Exclusive: Miami Native Hernan Bas Brings Decadence to Brooklyn Museum


Hernan Bas recently bought a house in Detroit. During an interview at the opening of his solo exhibition at the Brooklyn Museum last night, the Miami native wouldn’t divulge much more than that. But, when asked about the trademark decadence of his work in relation to the imploding economy, Bas referenced a giant plastic panther that he keeps on his Detroit lawn. He smiled at the interviewer and asked “how fucking decadent is that?”

Throughout the exhibit, decadence emerges on a variety of levels. The work is lush, ornate and filled with allusions to everything from Moby Dick to Mephistopheles. But it also has an endearing magpie quality that makes it accessible to an audience without advanced degrees in 19th century lit. His self-described “pop understanding of obscure references” draws inspiration from sources including the occult, pop literature, random Victoriana, historical painting, gay culture and 19th century dandyism.

In Ocean’s Symphony: Dirge for the Fiji Mermaid, the artist creates a shrine to the mummified remains of the Fiji Mermaid, a common sideshow attraction during the 19th century. Accompanying the gloriously busy installation, Bas provides a statement about the mermaid. “Now,” he writes, “at the turn of the 21st century, these ugly little icons are simply soiled doves, relics of a time when people were more willing to believe.” This willingness to believe is at the core of his work. The show creates a Never Never Land that inspires its viewers to imagine something bigger, stranger and infinitely more fantastic than the banalities of our everyday lives.

Flavorwire was lucky to catch up with Bas a few weeks ago to discuss his work, his inspiration and how, in another life, he might have become a marine biologist.

Flavorwire: Are there any major misconceptions about your work?

Hernan Bas: I don’t know if there are that many of them. I mean, in my later work, I’ve focused less on gay symbolism. It’s not something I’m concerned about, but some people only want to look at things like they did when you were twenty.

FW: As a Miami based artist, how do you feel about Art Basel?

HB: I don’t know if I would have had the same exposure if it wasn’t for Art Basel. I think it’s had an insane impact on the town in a way that’s not completely positive. It’s home and I love it, but its weird to have a gallery pop up for a week or a month. I guess that’s the nature of art fairs. But, its definitely expanded the Miami art scene. I’m always amazed to see artists coming to Miami to work.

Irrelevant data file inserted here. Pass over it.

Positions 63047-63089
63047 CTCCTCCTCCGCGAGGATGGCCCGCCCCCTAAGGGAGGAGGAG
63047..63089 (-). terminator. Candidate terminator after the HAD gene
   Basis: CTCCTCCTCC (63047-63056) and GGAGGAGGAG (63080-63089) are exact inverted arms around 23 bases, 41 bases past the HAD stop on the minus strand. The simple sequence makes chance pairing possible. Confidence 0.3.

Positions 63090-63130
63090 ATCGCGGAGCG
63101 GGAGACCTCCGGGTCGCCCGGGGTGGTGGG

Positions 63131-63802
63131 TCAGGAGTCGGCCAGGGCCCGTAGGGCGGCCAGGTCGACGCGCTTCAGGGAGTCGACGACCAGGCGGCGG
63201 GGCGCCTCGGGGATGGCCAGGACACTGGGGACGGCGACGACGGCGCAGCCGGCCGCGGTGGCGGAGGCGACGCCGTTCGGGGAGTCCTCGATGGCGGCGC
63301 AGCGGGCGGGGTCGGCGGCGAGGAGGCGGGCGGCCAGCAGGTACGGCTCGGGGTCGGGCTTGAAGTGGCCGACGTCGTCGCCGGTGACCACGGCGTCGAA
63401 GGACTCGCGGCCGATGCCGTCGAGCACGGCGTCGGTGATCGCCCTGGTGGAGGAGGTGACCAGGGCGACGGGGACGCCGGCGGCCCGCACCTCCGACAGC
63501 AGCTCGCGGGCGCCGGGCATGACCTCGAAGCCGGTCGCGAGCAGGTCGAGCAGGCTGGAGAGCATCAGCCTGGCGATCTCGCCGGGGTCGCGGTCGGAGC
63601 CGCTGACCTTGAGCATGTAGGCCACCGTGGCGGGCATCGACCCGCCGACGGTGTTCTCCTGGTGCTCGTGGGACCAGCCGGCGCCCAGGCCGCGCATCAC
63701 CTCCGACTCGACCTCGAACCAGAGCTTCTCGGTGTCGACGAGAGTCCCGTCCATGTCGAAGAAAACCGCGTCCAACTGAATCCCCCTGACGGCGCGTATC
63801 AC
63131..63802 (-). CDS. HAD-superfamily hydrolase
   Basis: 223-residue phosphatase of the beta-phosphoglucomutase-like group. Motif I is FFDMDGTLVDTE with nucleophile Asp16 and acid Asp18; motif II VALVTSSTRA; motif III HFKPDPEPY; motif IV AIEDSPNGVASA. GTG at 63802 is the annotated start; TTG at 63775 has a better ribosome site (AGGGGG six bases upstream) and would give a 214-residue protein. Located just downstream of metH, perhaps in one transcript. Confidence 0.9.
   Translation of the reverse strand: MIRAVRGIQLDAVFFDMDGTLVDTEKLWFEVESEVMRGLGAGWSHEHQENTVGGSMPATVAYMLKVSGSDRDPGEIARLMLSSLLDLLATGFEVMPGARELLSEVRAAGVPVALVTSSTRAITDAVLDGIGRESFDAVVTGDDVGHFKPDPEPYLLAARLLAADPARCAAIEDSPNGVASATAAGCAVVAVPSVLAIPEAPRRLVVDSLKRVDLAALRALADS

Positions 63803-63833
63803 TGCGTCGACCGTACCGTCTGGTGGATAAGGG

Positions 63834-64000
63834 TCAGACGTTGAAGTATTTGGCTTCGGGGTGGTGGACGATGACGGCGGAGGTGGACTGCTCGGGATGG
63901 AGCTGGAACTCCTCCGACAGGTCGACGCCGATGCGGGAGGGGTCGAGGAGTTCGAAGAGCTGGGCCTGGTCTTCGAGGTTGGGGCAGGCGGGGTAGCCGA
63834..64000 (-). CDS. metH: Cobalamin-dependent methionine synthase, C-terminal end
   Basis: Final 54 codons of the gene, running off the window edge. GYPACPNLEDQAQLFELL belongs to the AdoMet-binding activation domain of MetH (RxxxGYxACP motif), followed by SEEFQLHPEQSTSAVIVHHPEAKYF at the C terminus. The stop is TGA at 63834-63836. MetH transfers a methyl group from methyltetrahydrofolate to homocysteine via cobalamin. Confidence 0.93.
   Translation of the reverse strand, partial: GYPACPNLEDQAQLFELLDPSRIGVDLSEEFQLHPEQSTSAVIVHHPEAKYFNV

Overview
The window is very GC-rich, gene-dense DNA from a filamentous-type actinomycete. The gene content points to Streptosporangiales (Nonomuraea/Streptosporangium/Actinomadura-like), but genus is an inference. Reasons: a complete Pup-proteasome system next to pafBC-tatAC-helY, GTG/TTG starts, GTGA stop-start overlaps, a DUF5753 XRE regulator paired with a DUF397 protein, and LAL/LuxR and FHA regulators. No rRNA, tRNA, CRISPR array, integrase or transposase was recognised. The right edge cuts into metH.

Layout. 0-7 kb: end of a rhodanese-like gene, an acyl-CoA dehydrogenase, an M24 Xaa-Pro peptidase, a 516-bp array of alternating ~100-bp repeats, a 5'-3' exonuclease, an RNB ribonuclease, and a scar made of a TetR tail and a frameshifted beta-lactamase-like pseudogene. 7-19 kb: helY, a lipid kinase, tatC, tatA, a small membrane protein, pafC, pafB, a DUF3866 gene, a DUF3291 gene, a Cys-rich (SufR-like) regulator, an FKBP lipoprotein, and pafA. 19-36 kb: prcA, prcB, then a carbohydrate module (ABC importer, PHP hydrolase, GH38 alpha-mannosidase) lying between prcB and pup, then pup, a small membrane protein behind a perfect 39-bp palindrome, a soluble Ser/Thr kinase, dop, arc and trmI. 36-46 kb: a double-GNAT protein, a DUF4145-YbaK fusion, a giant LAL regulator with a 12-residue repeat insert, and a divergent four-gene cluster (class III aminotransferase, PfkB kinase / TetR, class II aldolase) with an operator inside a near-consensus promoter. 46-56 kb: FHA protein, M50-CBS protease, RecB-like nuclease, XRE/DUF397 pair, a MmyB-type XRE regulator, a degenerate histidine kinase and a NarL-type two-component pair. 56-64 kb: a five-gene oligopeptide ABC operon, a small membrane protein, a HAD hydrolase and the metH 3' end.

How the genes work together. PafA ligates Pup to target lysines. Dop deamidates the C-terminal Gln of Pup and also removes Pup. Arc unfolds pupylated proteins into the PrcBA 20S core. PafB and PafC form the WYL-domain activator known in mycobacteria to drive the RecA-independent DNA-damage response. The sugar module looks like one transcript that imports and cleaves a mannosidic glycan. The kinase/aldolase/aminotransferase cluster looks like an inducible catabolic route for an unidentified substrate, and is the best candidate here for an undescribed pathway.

FW: How does the Miami art scene differ from New York’s?

HB: It’s hard for me to answer. Because of the craziness of the New York art scene, I’ve ducked out. I follow it, but I don’t live in it. It’s nice that in Miami, they aren’t as competitive. It’s much more calm. When I’m in New York, it’s hard to focus. For me, its been nice to get away and not be clouded by the stardom aspect. It’s fun to see sometimes, but I don’t want to live it.

FW: Your work often focuses on decadence and dandyism, do you see this changing as the economy continues to tank?

HB: It’s funny because the piece I’m currently working on for the armory show is of Apollo, the sun god, trawling for gold. It’s kind of ironic that that’s my contribution to the Armory Show this year.

FW: Who are our favorite contemporary artists?

HB: I usually lean towards people who have been dead a long, long time. But, I really like Cecily Brown’s work. And, these two are friends of mine so I have a bias, but I really like the work of Paul P and Sue de Beer. Paul P does a lot of really interesting, classically inspired work. He’s represented by Daniel Reich Gallery — my old gallery in New York.

FW: If you weren’t an artist, what would you be?

HB: I think the only other thing I could do successfully is write about art. Maybe marine biology, but only because I’m from Florida where you can go snorkeling and be like “ooh, nature.” I probably would teach too. There’s this idea that those who can’t do, teach. But, I don’t believe that. I wish I could teach. I don’t have my MFA so I can’t, but I’d like to.